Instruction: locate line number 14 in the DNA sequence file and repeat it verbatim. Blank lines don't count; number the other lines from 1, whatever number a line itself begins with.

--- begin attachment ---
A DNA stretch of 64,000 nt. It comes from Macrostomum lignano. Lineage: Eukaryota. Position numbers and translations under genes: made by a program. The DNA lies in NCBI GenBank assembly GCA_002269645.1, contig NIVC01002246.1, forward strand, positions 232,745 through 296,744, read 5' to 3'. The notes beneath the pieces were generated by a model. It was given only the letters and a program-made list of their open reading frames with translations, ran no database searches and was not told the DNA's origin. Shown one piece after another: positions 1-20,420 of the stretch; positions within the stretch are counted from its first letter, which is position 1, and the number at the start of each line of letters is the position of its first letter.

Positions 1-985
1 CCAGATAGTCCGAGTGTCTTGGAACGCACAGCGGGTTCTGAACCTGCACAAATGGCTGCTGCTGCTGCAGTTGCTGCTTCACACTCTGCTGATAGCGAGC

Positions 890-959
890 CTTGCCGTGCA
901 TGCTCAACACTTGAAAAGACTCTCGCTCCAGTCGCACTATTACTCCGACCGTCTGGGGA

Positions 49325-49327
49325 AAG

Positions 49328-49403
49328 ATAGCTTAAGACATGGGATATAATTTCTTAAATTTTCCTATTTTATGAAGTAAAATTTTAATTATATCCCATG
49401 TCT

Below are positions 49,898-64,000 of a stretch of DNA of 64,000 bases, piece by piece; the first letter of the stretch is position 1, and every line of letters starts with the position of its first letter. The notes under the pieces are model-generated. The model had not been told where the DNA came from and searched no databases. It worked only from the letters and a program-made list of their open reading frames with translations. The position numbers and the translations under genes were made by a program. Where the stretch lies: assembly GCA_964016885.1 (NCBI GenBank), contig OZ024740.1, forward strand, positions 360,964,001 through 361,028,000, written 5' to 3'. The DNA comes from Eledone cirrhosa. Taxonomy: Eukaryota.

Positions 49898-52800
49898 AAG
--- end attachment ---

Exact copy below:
49898 AAG